In contrast, Suda bears a heavier burden as the moving party on its own cross-motion. "When the party moving for summary judgment would bear the burden of proof at trial, it must come forward with evidence which would entitle it to a directed verdict if the evidence went uncontroverted at trial. In such a case, the moving party has the initial burden of establishing the absence of a genuine issue of fact on each issue material to its case." C.A.R. Transp. Brokerage Co., Inc. v. Darden Restaurants, Inc., 213 F.3d 474, 480 (9th Cir. 2000) (citations omitted).
If the movant meets his burden, the burden shifts to the non-movant to show summary adjudication is not appropriate. Celotex, 477 U.S. at 317, 324. The non-movant does not meet this burden by showing "some metaphysical doubt as to material facts." Matsushita Elec. Indus. Co., Ltd. v. Zenith Radio Corp., 475 U.S. 574, 586 (1986). The non-movant must go beyond the pleadings to designate specific facts showing there are genuine factual issues which "can be resolved only by a finder of fact because they may reasonably be resolved in favor of either party." Anderson, 477 U.S. at 250.
In considering the motion, the non-movant's evidence is to be believed and all justifiable inferences are to be drawn in his favor. Anderson, 477 U.S. at 255. Determinations regarding credibility, the weighing of evidence, and the drawing of legitimate inferences are jury functions, and are not appropriate for resolution by the court on a summary judgment motion. Id. Furthermore, on cross-motions, the court must consider evidence submitted in support of and in opposition to both motions before ruling on either one. Fair Hous. Council, 249 F.3d at 1136.
The substantive statute underlying Suda's claim is the Maritime Lien Act. Under the act, "a person (1) providing necessaries (2) to a vessel (3) on the order of the owner or a person authorized by the owner has a necessaries lien on the vessel and may bring a civil action in rem to enforce that lien." Ventura Packers, 305 F.3d at 922; see also 46 U.S.C. § 31342. Caterpillar disputes whether Suda could establish any one of the three elements for a necessaries lien.
As to the "vessel" element, the issue is whether Suda's services were rendered for the construction of the Belle Amie.*fn2 Each party takes a different approach to the definition of "vessel." Caterpillar relies on the line of cases starting with Thames Towboat Co. v. The Francis McDonald, 254 U.S. 242 (1920) ("The Francis McDonald"). The Francis McDonald is a seminal maritime lien case on the issue whether necessaries were furnished to a vessel or for construction of a vessel. It held that maritime jurisdiction to enforce a necessaries lien was lacking when services were rendered for vessel construction. On the other hand, Suda relies on Stewart v. Dutra Construction Company, 543 U.S. 481 (2005), a Jones Act case which is similar to the case at hand in that the pertinent statute did not provide a definition of "vessel." See id. at 488-89. However, Stewart did not address the issue of vessels under construction. Relying on Stewart, Suda argues the proper definition is provided in the Revised Statutes of 1873. See id. at 489.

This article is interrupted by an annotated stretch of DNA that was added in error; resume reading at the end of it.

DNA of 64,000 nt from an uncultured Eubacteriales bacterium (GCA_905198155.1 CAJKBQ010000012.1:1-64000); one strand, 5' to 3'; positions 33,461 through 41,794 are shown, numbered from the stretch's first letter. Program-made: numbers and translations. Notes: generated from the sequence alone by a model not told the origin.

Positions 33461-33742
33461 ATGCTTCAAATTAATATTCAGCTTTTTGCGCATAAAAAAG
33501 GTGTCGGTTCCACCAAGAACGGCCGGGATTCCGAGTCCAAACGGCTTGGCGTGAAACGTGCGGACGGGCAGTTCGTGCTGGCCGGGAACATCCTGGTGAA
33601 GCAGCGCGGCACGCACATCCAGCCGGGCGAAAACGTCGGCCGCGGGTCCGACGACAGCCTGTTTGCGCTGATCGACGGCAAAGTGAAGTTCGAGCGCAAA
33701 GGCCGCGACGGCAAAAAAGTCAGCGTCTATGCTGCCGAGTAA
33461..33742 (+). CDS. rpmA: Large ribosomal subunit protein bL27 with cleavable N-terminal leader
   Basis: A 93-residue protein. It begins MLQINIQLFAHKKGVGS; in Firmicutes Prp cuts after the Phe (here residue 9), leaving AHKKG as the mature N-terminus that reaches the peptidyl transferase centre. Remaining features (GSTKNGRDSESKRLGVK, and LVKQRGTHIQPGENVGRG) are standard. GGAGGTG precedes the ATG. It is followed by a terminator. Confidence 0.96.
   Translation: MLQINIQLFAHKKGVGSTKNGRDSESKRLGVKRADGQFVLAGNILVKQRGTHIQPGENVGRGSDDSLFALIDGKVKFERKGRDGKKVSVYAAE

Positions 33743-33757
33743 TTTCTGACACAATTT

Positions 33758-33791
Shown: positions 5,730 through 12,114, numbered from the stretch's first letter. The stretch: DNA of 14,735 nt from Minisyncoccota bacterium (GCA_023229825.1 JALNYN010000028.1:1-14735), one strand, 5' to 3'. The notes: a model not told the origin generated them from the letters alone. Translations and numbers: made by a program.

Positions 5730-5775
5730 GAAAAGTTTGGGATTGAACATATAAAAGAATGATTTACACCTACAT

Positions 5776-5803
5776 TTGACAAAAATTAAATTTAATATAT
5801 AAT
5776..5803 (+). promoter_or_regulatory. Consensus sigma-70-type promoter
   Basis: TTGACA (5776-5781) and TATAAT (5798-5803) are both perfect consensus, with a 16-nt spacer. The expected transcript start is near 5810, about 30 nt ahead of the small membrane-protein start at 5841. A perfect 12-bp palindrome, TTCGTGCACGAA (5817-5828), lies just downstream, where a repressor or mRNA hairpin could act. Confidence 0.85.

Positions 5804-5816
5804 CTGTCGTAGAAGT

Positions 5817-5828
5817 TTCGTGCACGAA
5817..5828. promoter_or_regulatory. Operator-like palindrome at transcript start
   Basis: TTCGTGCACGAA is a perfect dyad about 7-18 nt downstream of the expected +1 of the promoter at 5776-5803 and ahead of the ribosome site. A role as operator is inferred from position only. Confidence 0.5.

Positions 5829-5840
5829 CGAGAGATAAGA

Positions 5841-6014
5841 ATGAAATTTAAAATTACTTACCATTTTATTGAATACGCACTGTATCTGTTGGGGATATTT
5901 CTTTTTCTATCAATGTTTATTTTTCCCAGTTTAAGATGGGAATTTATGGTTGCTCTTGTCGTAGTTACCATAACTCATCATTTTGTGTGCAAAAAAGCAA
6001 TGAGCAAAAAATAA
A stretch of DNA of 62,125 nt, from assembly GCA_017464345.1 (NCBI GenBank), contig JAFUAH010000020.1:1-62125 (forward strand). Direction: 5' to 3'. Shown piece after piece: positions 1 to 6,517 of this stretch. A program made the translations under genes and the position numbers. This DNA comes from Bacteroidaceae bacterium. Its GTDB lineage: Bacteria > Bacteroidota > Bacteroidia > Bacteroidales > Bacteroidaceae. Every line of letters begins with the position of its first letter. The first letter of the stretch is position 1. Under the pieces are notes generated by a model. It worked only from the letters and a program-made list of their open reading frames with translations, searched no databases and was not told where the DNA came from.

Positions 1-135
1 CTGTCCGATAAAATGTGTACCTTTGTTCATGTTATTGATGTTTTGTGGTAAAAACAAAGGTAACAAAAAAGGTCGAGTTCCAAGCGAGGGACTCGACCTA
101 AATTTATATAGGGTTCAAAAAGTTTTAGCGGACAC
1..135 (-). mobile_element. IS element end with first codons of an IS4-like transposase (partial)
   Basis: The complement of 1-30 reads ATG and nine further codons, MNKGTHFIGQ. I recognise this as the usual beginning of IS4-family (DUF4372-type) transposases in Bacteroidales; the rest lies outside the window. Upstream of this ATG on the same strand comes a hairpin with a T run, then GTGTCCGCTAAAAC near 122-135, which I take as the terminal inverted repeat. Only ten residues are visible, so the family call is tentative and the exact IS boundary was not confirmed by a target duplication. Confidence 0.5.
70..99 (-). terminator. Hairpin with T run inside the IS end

The Ninth Circuit has not addressed the issue which line of authority should be followed. The issue has been recently resolved by the Fifth Circuit in Cain v. Transocean Offshore USA, , 518 F.3d 295 (5th Cir. 2008). Cain held that Stewart was not "intended to apply to watercraft that are still under construction" and did not change the body of law, starting with The Francis McDonald, which held that "a structure under construction remains a non-vessel until it is complete and ready for duty upon the sea." 518 F.3d at 300, 301. Finding the reasoning of persuasive, the court follows The Francis McDonald line of authority.
In The Francis McDonald, the owner contracted with a shipbuilding company for construction of a schooner. The shipbuilding company constructed only the hull and was unable to complete the project. The owner then agreed with the plaintiff to complete the construction and had the hull towed to the plaintiff's shipyard. The plaintiff performed some construction services and furnished materials. The Francis McDonald was subsequently towed to another shipyard and finished by a third party. 254 U.S. at 243. In an action to enforce the plaintiff's maritime lien for the work and materials, the court applied the rule that "a contract for the complete construction of a ship or supplying materials therefor is nonmaritime, and not within the admiralty jurisdiction." Id; see also The Boat La Sambra v. Lewis, 321 F.2d 29 (9th Cir. 1963).
The facts of this case are analogous to The Francis McDonald. In 1999 Suda contracted with Charter and its President, Pete Terrebonne to design and prepare plans for the construction of a 600-passenger cruise vessel, which eventually became the Belle Amie. (Decl. of Ajay Suda in Opp'n to Mot. to Dismiss*fn3 ("Suda Opp'n Decl.") at 2.) The cost of these services is not a part of Suda's claim in this action. (Id.) Subsequently, Charter entered into a contract with Horizon Shipbuilding, Inc. ("Horizon") to construct a vessel based on Suda's plans. (Decl. of Pete Terrebonne in Opp'n to Pl.'s Mot. to Dismiss*fn4 ("Terrebonne Opp'n Decl.") at 3.) Due to construction delays and because Horizon failed to build the hull according to the plans, a dispute arose between Charter and Horizon. (Id.) The dispute was eventually settled after arbitration and during Horizon's bankruptcy. (Id. at 3-4.) Under the final settlement agreement, Horizon sold the partially-constructed Belle Amie to Charter for $100,000. (Id. at 4.) At the time of the dispute "and thereafter, the primary hull structure including the main deck was completed." (Id. at 3.) Charter "received title to an intact hull, afloat at the Horizon facility at Bayou La Batre, Alabama." (Id. at 4; Suda Opp'n Decl. at 3.)